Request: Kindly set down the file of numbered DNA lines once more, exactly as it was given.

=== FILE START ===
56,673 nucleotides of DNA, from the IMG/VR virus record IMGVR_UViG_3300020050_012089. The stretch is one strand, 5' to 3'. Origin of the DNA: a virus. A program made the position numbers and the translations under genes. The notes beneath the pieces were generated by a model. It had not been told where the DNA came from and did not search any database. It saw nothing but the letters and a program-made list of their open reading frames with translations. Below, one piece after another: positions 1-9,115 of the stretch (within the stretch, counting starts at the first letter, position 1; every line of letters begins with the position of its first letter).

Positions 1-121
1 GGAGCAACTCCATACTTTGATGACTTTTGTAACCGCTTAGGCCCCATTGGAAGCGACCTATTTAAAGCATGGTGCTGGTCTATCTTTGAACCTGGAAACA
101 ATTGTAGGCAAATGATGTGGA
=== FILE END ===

56,673 nucleotides of DNA, from the IMG/VR virus record IMGVR_UViG_3300020050_012089. The stretch is one strand, 5' to 3'. Origin of the DNA: a virus. A program made the position numbers and the translations under genes. The notes beneath the pieces were generated by a model. It had not been told where the DNA came from and did not search any database. It saw nothing but the letters and a program-made list of their open reading frames with translations. Below, one piece after another: positions 1-9,115 of the stretch (within the stretch, counting starts at the first letter, position 1; every line of letters begins with the position of its first letter).

Positions 1-121
1 GGAGCAACTCCATACTTTGATGACTTTTGTAACCGCTTAGGCCCCATTGGAAGCGACCTATTTAAAGCATGGTGCTGGTCTATCTTTGAACCTGGAAACA
101 ATTGTAGGCAAATGATGTGGA